One other thing about the Independent’s reader review column: on one or two occasions, a reader has reviewed a show which is still in preview and therefore on which the paper’s own reviewer has not yet been allowed to pass an opinion.  Quite apart from the way this marginalises the paper’s own writer (as I wrote in 2004 with regard to the Guardian’s coverage of David Hare’s Stuff Happens and the ludicrous position into which Michael Billington was thrust), there is other fallout.  Possibly that particular column’s editor doesn’t know about these embargos and is breaking them through ignorance rather than active disregard, but the end result is the same: that paper gets to steal a march on the competition.  I’m sure that if the editors have noticed this, they’re not against it.  Then, of course, if it’s a conspicuously positive review (as most of them are, remember), the producers of the show can paste up quotations as being from the Independent.  There’s a “gentlemen’s agreement” in force between the Critics’ Circle and the Society of London Theatre that, whenever a quote from a paper is not from its main critic, the writer’s name should be displayed as well as that of the publication.  Sadly, not all producers are gentlemen (or -women).  I’m not by any means suggesting that the Indie is tacitly conniving at such misrepresentation, but it would be nicer still if the opportunity didn’t even arise.  Reviewing works best when it’s done by reviewers: do the maths!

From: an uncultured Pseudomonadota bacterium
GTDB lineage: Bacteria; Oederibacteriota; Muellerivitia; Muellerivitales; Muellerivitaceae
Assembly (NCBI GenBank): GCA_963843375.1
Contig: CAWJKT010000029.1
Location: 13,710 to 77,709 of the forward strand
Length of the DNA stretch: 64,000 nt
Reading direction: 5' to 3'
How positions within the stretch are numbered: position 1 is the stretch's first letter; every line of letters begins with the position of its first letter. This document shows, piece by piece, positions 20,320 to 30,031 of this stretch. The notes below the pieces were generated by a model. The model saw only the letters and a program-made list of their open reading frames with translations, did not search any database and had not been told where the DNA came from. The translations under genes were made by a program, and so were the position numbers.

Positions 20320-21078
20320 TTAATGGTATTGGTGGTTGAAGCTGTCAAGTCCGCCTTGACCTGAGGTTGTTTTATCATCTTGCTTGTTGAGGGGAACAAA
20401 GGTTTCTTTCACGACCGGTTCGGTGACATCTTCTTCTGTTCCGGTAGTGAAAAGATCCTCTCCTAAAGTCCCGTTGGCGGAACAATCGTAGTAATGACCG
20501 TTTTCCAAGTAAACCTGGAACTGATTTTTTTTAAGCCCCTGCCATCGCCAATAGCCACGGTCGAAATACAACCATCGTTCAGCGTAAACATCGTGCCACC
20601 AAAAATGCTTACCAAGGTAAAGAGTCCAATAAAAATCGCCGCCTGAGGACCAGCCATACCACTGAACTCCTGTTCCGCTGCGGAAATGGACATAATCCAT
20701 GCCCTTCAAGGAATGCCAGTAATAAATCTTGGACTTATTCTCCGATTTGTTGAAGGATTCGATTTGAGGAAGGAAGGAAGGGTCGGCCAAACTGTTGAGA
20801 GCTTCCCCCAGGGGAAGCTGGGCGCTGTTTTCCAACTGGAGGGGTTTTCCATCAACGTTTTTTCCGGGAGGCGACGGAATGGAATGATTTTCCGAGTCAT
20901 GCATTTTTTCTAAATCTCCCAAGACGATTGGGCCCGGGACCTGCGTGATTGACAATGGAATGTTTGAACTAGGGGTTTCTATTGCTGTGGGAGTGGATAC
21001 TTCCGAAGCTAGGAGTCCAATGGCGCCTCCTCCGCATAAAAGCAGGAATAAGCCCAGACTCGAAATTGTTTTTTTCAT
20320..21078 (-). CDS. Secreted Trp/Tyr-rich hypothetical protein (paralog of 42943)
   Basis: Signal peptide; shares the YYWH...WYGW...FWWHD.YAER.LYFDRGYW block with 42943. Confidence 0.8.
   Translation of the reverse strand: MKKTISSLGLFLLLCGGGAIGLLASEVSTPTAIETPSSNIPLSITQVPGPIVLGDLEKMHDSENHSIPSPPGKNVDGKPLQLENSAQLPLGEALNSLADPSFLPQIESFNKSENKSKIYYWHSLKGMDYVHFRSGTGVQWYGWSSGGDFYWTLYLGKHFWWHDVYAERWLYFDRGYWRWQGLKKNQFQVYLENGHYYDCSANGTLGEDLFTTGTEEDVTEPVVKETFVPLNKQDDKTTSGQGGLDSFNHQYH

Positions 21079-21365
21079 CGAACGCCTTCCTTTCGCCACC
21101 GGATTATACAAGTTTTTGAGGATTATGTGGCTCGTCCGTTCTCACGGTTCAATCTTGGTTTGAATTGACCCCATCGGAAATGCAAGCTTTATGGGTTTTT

—Written for Theatre Record, issue 19/2006.